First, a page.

Creation of a magnetic field in a turbulent fluid

March 10, 2007

Understanding the origin and behavior of the magnetic fields of planets and stars is the goal of research being carried out by many teams from all over the world. The VKS collaboration (CEA, CNRS, Ecole normale supérieure in Lyon, Ecole normale supérieure in Paris) has succeeded in creating in the laboratory a magnetic field in a highly turbulent flow of liquid sodium.

Although the extreme conditions specific to astrophysical and geophysical environments cannot all be reproduced in the laboratory, the magnetic field observed shows remarkable similarities with magnetic fields observed in the cosmos. The findings represent a significant advance in the understanding of the mechanisms at work in the formation of natural magnetic fields. They are published in Physical Review Letters dated 26 January 2007.

Most of the astrophysical objects which surround us (planets, stars and galaxies) have a magnetic field, whose origin is poorly understood. Such magnetic fields can play a major role in the evolution of various structures throughout the Universe. The Earth's magnetic field, which is very probably caused by the movement of liquid iron in the core, not only makes compass needles point north, but also protects us from the harmful effects of cosmic rays and the solar wind.

As early as 1919, Larmor put forward the hypothesis that the Sun's magnetic field is generated by a "dynamo" effect, in other words by the movement of a fluid that conducts electricity. Because of their highly chaotic (turbulent) nature, the analysis of geophysical and astrophysical flows is beyond the current capacities of numerical simulations, and, until now, has thwarted all attempts at a theoretical approach.

It is only through experimental work that it is possible to reproduce the dynamo phenomenon with parameters that are similar to those that occur naturally. Following experiments carried out in 2000 by teams in Riga and Karlsruhe, the challenge facing the physicists was to show that the fully turbulent motion of a conducting liquid could spontaneously generate a magnetic field.

Since 1998, the VKS collaboration has been studying a highly turbulent flow produced by the movement of two turbines revolving in opposite directions in a cylinder filled with liquid sodium. Liquid sodium is an excellent conductor of electricity, while having a density similar to that of water, unlike many other metals which are much denser. In September 2006, the VKS experiment showed that, when the turbines revolve faster than a critical speed (1020 rpm), the flow spontaneously generates a magnetic field. This is the first time that such results have been observed in a highly turbulent medium.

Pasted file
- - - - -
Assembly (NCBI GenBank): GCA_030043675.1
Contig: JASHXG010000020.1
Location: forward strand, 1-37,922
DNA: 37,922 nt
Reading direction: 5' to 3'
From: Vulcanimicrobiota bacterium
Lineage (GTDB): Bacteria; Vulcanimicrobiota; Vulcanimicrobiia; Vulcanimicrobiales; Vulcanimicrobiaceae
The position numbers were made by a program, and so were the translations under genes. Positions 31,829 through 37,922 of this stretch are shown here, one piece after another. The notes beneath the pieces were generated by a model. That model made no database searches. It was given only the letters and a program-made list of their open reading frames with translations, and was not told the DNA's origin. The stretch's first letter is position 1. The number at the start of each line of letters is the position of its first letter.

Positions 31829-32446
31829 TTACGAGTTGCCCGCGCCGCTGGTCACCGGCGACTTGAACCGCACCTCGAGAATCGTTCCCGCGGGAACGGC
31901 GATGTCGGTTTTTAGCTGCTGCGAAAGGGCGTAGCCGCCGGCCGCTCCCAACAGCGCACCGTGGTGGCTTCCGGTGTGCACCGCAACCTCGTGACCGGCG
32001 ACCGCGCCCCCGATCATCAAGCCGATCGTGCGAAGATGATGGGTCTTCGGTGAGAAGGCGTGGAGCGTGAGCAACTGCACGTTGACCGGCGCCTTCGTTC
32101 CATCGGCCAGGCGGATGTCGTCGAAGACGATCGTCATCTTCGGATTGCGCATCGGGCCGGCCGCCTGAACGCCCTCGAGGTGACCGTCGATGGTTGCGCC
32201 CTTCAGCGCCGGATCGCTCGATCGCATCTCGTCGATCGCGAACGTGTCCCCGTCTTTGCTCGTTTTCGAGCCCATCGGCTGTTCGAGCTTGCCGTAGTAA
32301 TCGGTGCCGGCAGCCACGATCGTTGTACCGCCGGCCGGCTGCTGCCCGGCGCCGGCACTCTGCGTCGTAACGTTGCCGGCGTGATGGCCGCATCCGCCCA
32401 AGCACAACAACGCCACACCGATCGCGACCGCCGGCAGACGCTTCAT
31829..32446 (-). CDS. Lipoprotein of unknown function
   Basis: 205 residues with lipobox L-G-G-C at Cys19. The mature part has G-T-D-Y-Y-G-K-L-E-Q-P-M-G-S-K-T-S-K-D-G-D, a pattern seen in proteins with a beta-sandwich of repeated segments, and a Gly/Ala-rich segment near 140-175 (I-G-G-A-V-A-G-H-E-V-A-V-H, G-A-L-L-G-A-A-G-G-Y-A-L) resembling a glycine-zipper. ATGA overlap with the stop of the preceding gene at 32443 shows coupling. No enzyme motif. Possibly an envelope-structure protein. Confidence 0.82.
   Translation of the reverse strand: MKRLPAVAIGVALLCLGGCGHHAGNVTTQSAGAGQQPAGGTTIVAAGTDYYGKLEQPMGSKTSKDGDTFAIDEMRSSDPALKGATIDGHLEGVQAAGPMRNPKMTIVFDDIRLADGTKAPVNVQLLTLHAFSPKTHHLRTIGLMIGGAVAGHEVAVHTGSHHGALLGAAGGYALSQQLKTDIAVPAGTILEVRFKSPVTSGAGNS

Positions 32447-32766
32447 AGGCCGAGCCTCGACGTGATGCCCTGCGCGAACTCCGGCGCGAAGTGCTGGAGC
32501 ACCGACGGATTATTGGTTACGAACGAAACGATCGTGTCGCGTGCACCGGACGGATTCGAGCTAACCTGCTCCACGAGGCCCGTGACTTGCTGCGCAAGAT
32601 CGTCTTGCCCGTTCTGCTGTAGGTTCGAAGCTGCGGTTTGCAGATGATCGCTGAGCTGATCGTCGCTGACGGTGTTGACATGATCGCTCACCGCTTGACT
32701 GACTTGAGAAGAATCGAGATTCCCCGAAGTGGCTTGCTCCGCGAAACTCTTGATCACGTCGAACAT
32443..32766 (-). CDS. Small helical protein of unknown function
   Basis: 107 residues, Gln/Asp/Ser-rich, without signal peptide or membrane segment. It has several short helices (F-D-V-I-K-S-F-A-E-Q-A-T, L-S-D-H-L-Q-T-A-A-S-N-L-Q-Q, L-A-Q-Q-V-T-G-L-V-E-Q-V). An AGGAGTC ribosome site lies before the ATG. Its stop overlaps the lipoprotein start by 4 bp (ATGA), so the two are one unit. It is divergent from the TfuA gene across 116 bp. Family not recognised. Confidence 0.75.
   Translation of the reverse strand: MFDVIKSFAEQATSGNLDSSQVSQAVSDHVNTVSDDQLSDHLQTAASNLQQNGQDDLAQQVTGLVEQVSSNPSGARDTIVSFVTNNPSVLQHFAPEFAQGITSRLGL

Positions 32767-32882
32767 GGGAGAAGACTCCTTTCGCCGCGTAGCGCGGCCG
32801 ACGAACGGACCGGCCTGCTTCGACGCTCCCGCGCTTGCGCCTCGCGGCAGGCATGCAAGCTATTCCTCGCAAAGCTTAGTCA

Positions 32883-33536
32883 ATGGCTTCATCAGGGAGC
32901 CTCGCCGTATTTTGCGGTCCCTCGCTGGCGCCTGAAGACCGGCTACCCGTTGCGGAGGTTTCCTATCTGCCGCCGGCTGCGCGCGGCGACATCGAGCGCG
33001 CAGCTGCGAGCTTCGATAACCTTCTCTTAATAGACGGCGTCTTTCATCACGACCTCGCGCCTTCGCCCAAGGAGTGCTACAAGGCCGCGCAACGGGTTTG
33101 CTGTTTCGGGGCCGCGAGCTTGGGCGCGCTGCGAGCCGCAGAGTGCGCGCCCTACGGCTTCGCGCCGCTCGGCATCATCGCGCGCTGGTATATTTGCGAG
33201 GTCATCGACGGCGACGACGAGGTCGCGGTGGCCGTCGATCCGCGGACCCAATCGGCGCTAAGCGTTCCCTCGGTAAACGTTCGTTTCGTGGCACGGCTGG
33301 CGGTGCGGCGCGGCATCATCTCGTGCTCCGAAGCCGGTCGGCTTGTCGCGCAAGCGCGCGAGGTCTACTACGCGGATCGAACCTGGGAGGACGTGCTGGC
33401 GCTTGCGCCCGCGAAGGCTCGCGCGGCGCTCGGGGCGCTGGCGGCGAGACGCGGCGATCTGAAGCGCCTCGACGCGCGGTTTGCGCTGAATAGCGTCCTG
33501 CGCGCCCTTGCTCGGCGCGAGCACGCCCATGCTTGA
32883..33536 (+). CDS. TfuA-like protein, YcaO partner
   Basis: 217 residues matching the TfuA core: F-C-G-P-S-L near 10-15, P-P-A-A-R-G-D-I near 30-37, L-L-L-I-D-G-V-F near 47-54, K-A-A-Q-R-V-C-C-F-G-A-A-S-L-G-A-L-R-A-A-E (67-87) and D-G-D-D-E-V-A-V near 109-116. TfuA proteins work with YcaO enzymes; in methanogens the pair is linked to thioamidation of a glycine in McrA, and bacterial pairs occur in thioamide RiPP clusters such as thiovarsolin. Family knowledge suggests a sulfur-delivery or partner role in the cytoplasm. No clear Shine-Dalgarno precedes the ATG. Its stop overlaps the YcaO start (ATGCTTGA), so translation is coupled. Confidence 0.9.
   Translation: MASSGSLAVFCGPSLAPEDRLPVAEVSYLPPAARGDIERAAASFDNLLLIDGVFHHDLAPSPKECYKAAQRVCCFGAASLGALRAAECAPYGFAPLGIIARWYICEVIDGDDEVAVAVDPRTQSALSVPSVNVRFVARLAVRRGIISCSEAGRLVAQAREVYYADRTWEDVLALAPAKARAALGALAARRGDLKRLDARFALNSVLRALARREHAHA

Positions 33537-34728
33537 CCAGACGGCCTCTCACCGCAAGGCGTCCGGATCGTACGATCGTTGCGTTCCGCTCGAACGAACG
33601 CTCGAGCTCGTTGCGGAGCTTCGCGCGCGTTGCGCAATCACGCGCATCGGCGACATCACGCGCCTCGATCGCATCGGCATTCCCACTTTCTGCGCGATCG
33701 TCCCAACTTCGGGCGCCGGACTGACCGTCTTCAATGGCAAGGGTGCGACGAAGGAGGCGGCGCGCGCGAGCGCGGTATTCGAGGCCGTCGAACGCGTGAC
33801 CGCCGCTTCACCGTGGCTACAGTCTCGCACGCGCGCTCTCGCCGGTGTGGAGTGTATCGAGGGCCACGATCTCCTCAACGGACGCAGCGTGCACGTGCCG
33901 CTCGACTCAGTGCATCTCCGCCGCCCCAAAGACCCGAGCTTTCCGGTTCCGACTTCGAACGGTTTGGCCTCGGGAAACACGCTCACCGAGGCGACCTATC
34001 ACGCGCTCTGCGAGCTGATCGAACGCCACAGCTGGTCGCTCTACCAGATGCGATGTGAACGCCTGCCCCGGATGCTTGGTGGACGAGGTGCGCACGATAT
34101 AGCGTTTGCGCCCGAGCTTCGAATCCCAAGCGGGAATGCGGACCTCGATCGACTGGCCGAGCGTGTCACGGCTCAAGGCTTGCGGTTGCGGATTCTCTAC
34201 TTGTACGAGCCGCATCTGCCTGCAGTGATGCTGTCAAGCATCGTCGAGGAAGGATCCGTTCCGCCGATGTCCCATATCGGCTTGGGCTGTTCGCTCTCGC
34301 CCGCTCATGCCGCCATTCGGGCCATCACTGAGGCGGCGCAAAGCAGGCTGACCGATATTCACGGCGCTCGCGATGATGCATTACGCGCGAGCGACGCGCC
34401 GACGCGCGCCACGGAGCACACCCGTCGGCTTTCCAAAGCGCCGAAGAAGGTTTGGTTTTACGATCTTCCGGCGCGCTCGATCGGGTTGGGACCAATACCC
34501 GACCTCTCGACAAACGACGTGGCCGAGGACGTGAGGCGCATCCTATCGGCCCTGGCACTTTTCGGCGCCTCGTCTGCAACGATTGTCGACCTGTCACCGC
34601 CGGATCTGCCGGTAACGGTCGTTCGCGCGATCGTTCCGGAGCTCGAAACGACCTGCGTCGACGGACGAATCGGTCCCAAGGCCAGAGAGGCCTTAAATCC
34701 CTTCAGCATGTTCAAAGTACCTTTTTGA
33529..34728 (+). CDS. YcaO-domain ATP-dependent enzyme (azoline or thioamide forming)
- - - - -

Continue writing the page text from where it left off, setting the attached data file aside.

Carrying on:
The result proves that fluid dynamos continue to operate in the presence of strong turbulence of the kinds that occur under natural conditions. The achievement of the dynamo experiment under laboratory conditions opens up many new prospects. In particular, it will make it possible to study the energy balance involved in the production of a magnetic field as well as its dynamics. It may therefore be possible to understand the origin of the pseudoperiodic oscillations in the solar cycle or the irregular reversals of the Earth's magnetic field.

Source: CNRS

Explore further: Rosetta witnesses birth of baby bow shock around comet

Related Stories

Rosetta witnesses birth of baby bow shock around comet

December 12, 2018

A new study reveals that, contrary to first impressions, Rosetta did detect signs of an infant bow shock at the comet it explored for two years – the first ever seen forming anywhere in the solar system.

Growing magnetic fields in deep space: Just wiggle the plasma

November 5, 2018

Contrary to what many people believe, outer space is not empty. In addition to an electrically charged soup of ions and electrons known as plasma, space is permeated by magnetic fields with a wide range of strengths. Astrophysicists ...

Fast-flowing electrons may mimic astrophysical dynamos

October 29, 2018

A powerful engine roils deep beneath our feet, converting energy in the Earth's core into magnetic fields that shield us from the solar wind. Similar engines drive the magnetic activity of the sun, other stars and even other ...

Magnetic pumping pushes plasma particles to high energies

November 5, 2018

As you walk away from a campfire on a cool autumn night, you quickly feel colder. The same thing happens in outer space. As it spins, the sun continuously flings hot material into space, out to the furthest reaches of our ...

Recommended for you

Magic number colloidal clusters

December 14, 2018

Complexity in nature often results from self-assembly, and is considered particularly robust. Compact clusters of elemental particles can be shown to be of practical relevance, and are found in atomic nuclei, nanoparticles ...

Tangled magnetic fields power cosmic particle accelerators

December 13, 2018

Magnetic field lines tangled like spaghetti in a bowl might be behind the most powerful particle accelerators in the universe. That's the result of a new computational study by researchers from the Department of Energy's ...

0 comments

Please sign in to add a comment. Registration is free, and takes less than a minute. Read more

Click here to reset your password.
Sign in to get notified via email when new comments are made.